Commentary on Training in Pediatric Psychology

By Kevin A. Hommel, PhD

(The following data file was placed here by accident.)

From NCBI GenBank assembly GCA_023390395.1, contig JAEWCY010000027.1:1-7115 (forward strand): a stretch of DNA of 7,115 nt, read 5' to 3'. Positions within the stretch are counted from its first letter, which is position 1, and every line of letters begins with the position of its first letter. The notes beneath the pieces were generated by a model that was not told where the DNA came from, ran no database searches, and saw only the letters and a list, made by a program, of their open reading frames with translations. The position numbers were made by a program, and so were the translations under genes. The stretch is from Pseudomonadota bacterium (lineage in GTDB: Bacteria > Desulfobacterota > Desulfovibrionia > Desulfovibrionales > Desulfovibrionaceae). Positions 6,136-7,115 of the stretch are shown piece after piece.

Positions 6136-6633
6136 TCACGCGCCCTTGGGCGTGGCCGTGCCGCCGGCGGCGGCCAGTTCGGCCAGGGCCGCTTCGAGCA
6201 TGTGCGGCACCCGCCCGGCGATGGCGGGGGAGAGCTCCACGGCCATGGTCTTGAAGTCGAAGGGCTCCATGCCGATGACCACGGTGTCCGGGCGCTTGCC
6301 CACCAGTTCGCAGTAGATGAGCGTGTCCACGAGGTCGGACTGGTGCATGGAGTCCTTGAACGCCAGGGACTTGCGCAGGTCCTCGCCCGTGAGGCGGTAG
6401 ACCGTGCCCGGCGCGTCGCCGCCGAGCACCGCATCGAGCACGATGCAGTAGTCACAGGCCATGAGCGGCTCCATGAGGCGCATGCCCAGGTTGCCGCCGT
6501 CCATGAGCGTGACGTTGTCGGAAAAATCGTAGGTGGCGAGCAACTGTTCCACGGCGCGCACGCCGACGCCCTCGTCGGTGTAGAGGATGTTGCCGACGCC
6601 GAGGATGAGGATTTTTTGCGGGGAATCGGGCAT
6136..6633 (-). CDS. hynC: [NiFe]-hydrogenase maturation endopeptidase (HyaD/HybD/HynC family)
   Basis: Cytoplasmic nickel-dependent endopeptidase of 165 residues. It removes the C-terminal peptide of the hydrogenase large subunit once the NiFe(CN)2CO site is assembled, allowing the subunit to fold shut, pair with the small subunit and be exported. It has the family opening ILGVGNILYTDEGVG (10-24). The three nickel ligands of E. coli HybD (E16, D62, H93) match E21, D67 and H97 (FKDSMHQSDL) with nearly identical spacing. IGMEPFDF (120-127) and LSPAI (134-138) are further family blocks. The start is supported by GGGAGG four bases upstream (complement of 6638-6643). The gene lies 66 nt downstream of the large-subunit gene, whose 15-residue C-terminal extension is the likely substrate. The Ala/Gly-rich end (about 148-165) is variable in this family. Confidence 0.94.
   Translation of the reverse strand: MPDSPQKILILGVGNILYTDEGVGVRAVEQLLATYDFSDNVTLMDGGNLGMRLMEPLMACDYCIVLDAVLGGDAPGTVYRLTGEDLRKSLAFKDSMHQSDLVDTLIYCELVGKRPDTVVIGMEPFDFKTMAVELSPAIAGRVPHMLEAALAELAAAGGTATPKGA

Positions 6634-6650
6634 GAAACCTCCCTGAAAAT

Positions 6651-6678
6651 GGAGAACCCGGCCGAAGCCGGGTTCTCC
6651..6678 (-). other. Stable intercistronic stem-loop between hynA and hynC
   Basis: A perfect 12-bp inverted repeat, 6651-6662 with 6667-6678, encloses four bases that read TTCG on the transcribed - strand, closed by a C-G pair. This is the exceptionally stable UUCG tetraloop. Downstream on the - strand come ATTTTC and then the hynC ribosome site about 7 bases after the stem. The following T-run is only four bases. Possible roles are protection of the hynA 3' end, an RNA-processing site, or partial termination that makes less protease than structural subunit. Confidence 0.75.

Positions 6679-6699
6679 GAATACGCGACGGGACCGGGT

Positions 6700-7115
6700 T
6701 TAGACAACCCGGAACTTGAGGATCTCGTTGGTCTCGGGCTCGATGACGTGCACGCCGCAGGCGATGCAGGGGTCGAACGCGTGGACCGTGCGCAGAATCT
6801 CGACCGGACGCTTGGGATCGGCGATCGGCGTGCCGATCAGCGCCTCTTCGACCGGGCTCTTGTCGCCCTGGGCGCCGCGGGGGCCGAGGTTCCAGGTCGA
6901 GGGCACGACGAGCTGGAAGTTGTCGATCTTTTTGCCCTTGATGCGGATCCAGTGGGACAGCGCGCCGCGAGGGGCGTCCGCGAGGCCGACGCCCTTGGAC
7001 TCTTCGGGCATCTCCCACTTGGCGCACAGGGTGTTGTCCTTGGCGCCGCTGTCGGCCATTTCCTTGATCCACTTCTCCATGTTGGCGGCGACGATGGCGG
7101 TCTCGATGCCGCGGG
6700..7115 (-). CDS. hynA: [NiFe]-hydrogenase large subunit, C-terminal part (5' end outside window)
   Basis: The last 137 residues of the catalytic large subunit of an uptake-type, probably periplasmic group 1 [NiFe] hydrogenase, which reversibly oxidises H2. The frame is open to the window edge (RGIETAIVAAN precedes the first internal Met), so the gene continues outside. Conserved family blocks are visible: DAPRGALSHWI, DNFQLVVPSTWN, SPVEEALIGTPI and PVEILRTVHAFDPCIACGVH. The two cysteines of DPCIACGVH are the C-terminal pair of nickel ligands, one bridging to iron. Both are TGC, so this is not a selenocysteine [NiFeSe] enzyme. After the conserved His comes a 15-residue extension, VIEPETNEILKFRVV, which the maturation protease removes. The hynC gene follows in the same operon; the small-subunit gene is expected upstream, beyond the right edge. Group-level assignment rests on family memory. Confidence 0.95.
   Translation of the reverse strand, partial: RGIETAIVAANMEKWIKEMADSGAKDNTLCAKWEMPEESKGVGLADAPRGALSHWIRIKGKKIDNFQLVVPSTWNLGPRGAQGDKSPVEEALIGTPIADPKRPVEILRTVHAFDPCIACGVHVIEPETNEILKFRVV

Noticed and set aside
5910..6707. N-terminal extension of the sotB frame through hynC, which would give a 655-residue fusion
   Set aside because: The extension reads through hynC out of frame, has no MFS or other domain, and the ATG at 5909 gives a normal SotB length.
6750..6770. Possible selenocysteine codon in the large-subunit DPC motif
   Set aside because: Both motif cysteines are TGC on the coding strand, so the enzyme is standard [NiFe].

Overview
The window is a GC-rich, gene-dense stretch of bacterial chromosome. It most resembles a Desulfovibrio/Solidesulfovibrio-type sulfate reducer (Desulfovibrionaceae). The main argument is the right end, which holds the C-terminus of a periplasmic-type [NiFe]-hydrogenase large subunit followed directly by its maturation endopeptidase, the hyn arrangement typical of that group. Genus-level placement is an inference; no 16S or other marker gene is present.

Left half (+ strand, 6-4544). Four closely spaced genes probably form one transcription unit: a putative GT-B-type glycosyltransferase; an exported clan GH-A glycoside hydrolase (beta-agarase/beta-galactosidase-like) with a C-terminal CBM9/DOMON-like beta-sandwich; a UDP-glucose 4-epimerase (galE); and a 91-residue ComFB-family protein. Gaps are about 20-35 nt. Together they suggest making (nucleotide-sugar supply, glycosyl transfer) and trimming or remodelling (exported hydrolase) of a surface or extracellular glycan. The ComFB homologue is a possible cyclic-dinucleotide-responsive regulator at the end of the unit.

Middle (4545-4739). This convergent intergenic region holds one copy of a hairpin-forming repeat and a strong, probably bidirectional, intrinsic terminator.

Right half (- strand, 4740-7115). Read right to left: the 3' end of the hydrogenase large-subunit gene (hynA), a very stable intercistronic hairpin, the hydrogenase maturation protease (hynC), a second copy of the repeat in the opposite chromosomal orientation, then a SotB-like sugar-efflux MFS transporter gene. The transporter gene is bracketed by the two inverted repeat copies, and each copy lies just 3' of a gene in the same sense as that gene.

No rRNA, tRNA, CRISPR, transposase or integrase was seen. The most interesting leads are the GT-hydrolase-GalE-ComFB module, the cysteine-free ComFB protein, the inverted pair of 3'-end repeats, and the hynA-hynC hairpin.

“Pediatric psychology” refers to the integrated field of science and clinical work in which the principles of psychology are applied within the context of pediatric health-related issues. The field aims to promote the health and development of children, adolescents, and their families through use of methods and techniques that have been empirically validated. As such, one must obtain specialized training in psychology, research methods, and child health-related issues in order to become a pediatric psychologist. This generally involves coursework, clinical practica, and supervised research experience. The majority of this specialized training occurs in graduate school, clinical internship/residency, and postdoctoral fellowships, although a careerlong commitment to continual education and training is one of the ethical principles upon which professional psychology is built. There are several training-related issues that should be considered by individuals who are interested in becoming pediatric psychologists. This document is meant to provide a brief overview of some of the issues that are relevant to training at various points in one’s academic career. Readers are strongly encouraged to read the articles cited in the following sections, as these contain formal recommendations provided by various training-related task forces convened by the Society of Pediatric Psychology (SPP).